This set combines two of Sonny Rollins' LPs for Impulse Records, There Will Never Be Another You and On Impulse!, both of which were originally issued in 1965. There Will Never Be Another You featured the saxophonist playing a live set (in the rain, apparently) with pianist Tommy Flanagan, bassist Bob Cranshaw, and Billy Higgins and Mickey Roker on drums. Rollins is in fine form, playing standards including a nearly 17-minute version of the title tune. He wanders off the microphone frequently, though, which is a problem, and it makes this otherwise very nice set less than essential.
"(We Should Be) Lovers" commences with some fine musicianship and female vocals underpinned by a scratchy, funky guitar, slap bass and keys, Rick himself reverberates soulfully and snugly inbetween the grooves. It is when he really glides over the melody and is joined by brass and strings that the track really comes alive. A fantastic start, then, and proceeded by a sweet ballad featuring a duet with Sandi Humphreys. Slow to start, but slowly building into a memorable tune, "I’ve Got To Be With You" is indeed a highlight of this album. Sandi is a lovely vocalist and her phrasing against the strings and female backing singers really works a treat.
An incredible tribute to German pianist Jutta Hipp – one of the few female players in the postwar European jazz scene, and one of the few who managed to make a splash on this side of the Atlantic too! Jutta's best known to American audiences for a handful of records she cut for Blue Note – and this set takes those records, and moves way way past them – to including a huge range of material that really opens up our understanding of Hipp's music in her all-too-short career! The CDs feature early German recordings – in a number of sessions with small groups that include a quintet with Emil Mangelsdorff on alto and Joki Freeund on tenor, a number of performances in the New Jazz Stars group of tenorist Hans Koller, work in a quintet with Attila Zoller on guitar, another sextet with Albert Mangelsdorff on trombone, and a group co-led with baritone saxoponist Lars Gullin.
On Be Yourself Tonight, Eurythmics' most commercially successful and hit-laden album, the duo meticulously blended the new wave electronic elements that dominated their previous sets with the harder straight-edged rock and soul that would dominate later sets to come up with a near-perfect pop album. This disc scored no less than four hit singles and kept them a mainstay on MTV's play lists during the channel's heyday. Fusing pop, soul, rock, electronic beats, and even gospel, this is arguably the duo's finest moment. The first hit, "Would I Lie to You," is a straight-forward rocker, complete with great guitar licks, a soulful horn section, and Annie Lennox sounding as vicious and vivacious as ever. The second single, which was a huge chart topper in Europe, "There Must Be an Angel," is nothing short of shimmering beauty, with Lennox providing truly angelic vocals and Stevie Wonder lending an enchanting harmonica solo.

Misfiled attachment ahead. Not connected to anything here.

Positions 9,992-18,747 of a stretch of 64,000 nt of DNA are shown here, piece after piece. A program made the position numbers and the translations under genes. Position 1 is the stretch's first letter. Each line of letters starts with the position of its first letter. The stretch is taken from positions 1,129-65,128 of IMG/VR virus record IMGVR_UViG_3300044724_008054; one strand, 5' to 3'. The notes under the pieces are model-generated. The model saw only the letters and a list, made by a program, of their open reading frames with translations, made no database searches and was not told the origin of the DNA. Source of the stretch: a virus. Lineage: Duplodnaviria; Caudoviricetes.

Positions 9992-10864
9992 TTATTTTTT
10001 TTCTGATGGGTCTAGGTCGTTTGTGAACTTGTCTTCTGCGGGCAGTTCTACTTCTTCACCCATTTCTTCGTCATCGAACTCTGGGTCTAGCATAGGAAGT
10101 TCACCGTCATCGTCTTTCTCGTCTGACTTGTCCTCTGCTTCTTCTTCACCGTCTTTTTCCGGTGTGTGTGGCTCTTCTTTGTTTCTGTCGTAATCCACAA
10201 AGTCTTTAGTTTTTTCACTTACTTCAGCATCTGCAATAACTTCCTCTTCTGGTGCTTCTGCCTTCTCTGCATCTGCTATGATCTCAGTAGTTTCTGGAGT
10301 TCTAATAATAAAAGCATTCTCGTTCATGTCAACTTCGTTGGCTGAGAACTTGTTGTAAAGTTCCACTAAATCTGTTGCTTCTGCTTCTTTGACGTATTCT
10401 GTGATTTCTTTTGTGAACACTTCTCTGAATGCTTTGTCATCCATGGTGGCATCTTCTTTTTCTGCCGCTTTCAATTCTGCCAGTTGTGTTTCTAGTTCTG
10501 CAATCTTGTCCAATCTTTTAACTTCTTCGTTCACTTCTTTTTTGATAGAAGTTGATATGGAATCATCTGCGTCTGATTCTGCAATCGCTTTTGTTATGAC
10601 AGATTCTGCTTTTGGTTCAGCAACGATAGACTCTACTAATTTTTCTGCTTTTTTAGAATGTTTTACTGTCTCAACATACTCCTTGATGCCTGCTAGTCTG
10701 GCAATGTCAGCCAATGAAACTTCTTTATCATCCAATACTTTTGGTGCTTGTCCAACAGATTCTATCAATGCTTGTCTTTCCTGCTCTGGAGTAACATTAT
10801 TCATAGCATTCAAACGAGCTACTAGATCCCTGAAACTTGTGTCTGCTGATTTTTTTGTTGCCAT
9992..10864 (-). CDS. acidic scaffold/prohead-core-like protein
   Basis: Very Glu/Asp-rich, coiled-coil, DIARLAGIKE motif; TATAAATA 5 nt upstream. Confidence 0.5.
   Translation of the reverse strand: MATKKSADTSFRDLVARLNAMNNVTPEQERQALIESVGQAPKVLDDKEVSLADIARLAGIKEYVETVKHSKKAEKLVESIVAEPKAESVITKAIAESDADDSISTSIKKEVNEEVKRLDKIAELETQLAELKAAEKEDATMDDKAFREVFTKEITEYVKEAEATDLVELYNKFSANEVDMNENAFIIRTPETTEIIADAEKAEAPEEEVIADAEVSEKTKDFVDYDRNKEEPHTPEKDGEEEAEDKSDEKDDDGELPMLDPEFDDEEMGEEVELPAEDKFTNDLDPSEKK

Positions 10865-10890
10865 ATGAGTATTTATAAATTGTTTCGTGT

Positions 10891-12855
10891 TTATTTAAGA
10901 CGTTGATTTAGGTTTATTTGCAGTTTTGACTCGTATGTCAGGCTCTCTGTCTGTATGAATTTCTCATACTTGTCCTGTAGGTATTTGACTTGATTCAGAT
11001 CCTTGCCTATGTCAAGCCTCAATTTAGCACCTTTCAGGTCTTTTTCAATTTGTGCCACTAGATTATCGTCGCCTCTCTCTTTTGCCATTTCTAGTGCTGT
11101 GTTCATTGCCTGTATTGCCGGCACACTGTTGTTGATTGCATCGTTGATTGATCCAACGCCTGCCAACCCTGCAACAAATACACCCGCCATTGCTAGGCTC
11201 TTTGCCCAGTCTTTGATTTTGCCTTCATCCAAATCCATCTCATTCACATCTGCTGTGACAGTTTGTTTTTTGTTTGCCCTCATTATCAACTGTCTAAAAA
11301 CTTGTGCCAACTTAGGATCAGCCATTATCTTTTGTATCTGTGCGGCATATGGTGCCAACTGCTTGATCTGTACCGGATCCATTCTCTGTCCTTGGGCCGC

"I'll be There" is the essence of everything that is CJ Catalizer. All those things that defined the excellence of “Across the Universe” are here. The percussion driven deep groovy bass-lines intertwined with beautiful panoramic soundscapes and carefully layered with studio and live-recorded vocals. This evolution of CJ Catalizer's sound reflects new levels of refinement and skill that reward the listener with absolutely stunning detailed production and a clarity that will submerge you fully in the experience of this album. “I'll Be There” will delight those seekers who desire cosmic inspired compositions specially crafted to elevate the listener to an almost spiritual state of consciousness as each song unfolds in a story-like fashion…
Moving away from the guitar histrionics of Beauty Stab, Martin Fry reduced ABC to a duo of himself and Mark White for 1985's danceable How to Be a…Zillionaire! Incorporating light hip-hop rhythms, ABC made sure Zillionaire sounded contemporary for mid-'80s dance clubs, and as a result, some of the record sounds stiff and dated. Still, when Fry's sense of melody is on, as on the catchy single "Be Near Me," or when he works in his vicious, cynical wit, as on "How to Be a Millionaire" and "So Hip It Hurts," the record rivals the peaks of Lexicon of Love.
A sequel to the 2015 box Five Years 1969-1973, 2016's Who Can I Be Now? (1974-1976) covers just three years but this stretch in the mid-'70s happens to be the peak of David Bowie's superstardom. That much can be gleaned from the number of albums within the set: three studio albums - Diamond Dogs, Young Americans, Station to Station, each released in a subsequent year - along with the double live album David Live from 1974. Four albums in three years is plenty but to that core canon Who Can I Be Now? adds five additional alternate albums, each with varying degrees of rarities. There are full latter-day remixes of David Live and Station to Station - the former from 2005, the latter from 2010 - the concert album Live Nassau Coliseum '76, which was added to the super deluxe 2010 reissue of Station to Station, a bonus disc of single edits and stray songs entitled Re:Call, plus an early version of Young Americans called The Gouster.
A sequel to the 2015 box Five Years 1969-1973, 2016's Who Can I Be Now? (1974-1976) covers just three years but this stretch in the mid-'70s happens to be the peak of David Bowie's superstardom. That much can be gleaned from the number of albums within the set: three studio albums – Diamond Dogs, Young Americans, Station to Station, each released in a subsequent year – along with the double live album David Live from 1974…